If cop beats murder charge
Protests expected in BART shooting
Published Jul 2, 2010 8:20 AM
Media in the San Francisco Bay Area are full of warnings that the Oakland
Police Department, police of the Bay Area Rapid Transit, the California Highway
Patrol and the Alameda Sheriff’s Office have all been practicing
“riot control” maneuvers in anticipation of a verdict in the trial
of former BART cop Johannes Mehserle.
Mehserle has been on trial since June 12 on charges of murdering Oscar Grant
III. He was videotaped kneeling on a prone Grant and shooting him in the back
at the Fruitvale BART stop on Jan. 1, 2009. Mehserle is white; Grant was
The authorities anticipate outrage if Mehserle’s trial ends with anything
less than a murder conviction. The OPD has been conducting crowd-control
tactics and exercises to squash any rebellion, as well as spying on social
networking sites, and most likely on public meetings, to determine where people
might gather when they hear the news.
BART police have also been doing “intelligence work,” according to
chief communications officer Linton Johnson, and will focus their efforts on
Oakland and San Francisco, where they expect mass outrage.
The strategy of the Bay Area police forces points to an ambush being set up
against activists and community members, who are preparing to demonstrate
against any unjust verdict.
There have already been setbacks in the case, starting with a venue change to
Los Angeles. Defense attorneys successfully argued that their client, Mehserle,
could not receive an impartial hearing in and around Oakland. The switch of the
trial helped secure a jury with no Black jurors. Mehserle’s defense
attorney used peremptory challenges to remove three of the five Black jurors in
the jury pool. L.A. Superior Court Judge Robert Perry excluded the other
Oakland and L.A. have very different demographics. Black people make up 32
percent of Oakland but only 10 percent of L.A. Moving the trial was important,
seeing as this case highlights the low-intensity war being waged against Black
people by police departments across the country, made more evident by reports
from Oregon to Missouri to New York citing that Black people are significantly
more likely to be stopped by police.
Before the start of the trial, Judge Perry granted some rulings favorable to
the defense. He allowed Mehserle’s lawyer to use Oscar Grant’s
prison record and the fact that he was on parole to demonize him in the eyes of
the jury, thereby “justifying” his execution. The defense will also
be allowed to have a so-called expert testify about what he sees in the six
videos to be used during the trial. Perry will also allow a San Leandro cop to
testify about having used a Taser on Oscar Grant in 2006.
Defense attorney Michael Rains tried also to have excluded from the trial key
witnesses for the prosecution, such as Sophina Mesa, Oscar Grant’s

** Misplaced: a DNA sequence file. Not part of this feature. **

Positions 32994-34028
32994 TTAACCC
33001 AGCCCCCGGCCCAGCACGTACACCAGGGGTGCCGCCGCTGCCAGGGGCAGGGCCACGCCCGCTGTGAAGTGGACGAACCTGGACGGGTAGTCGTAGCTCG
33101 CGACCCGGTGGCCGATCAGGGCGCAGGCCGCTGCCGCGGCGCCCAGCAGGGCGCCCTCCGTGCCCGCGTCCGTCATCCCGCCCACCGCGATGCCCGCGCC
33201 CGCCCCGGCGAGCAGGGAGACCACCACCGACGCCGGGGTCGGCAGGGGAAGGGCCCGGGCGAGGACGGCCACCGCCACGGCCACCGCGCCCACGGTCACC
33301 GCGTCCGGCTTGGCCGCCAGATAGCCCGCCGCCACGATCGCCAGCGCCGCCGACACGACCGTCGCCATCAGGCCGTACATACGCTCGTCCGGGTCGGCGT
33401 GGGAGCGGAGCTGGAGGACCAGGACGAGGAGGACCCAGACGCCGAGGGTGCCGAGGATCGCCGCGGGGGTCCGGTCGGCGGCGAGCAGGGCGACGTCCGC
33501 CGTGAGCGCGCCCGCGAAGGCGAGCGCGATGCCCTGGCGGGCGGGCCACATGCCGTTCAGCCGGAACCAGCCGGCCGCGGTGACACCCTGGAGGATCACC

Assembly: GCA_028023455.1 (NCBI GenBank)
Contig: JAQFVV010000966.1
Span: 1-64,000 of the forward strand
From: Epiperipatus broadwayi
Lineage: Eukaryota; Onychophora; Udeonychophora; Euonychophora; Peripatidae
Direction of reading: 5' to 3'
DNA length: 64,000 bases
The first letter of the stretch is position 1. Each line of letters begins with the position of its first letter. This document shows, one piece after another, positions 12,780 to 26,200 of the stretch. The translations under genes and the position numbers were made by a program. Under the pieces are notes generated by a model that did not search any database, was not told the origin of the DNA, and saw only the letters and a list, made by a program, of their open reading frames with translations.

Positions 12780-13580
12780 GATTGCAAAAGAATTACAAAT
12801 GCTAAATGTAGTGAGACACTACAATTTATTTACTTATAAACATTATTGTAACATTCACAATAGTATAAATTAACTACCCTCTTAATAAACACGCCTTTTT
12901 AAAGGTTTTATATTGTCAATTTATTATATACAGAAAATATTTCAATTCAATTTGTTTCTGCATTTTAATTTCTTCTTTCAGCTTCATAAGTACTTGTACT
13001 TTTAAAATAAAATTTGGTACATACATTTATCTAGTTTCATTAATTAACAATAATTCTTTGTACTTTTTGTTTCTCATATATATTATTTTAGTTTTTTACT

partner and mother of their 4-year-old daughter, but these motions were denied
by the judge. Rains sought to have excluded from evidence a racial slur used by
fired BART cop Tony Pirone, who was there when Grant was shot in the back and
who punched Grant in the face, as well as a synchronized video. All these
motions were denied by Judge Perry.
While vilifying Grant, Rains has presented Mehserle as an upstanding father and
husband who simply made the mistake of pulling out his gun instead of his
Taser. The former BART cop in his testimony even resorted to shedding tears,
eliciting a spectator to shout, “Save your fucking tears, dude.”
The 24-year-old friend of Grant was arrested.
Officers Tony Pirone and Marysol Domenici had testified earlier. Domenici, who
has contradicted her testimony at various times, had to admit that Grant and
his friends on the BART platform complied with her orders and did not resist.
She had insisted there were 50 people on the platform and they heckled her, but
was shown video from several angles that showed an empty platform. She then
conceded that the platform was indeed empty, but said she considered the people
on the train as being on the platform and felt threatened by their
Pirone, who was fired in April for his actions on the day Grant was killed,
said on the stand that Grant and friends sat down when he, using harsh
language, told them to.
The trial, which is expected to end by the beginning of July, has been a long
time coming. Many people are anticipating the outcome, including those from
southern California to the Bay Area.
Were it not for the movement that sprang up after the ruthless killing of the
22-year-old Grant, which included a mini rebellion, Mehserle would doubtless
have been allowed to go free with no charges at all. That has been the racist
tradition regarding many other cops who have killed oppressed and working
If the verdict is anything less than the second-degree murder charge for which
Mehserle is being tried, it will take a movement to win justice, which is best
determined by the community in Oakland. That community desires that Mehserle be
locked up and never again see the light of day.
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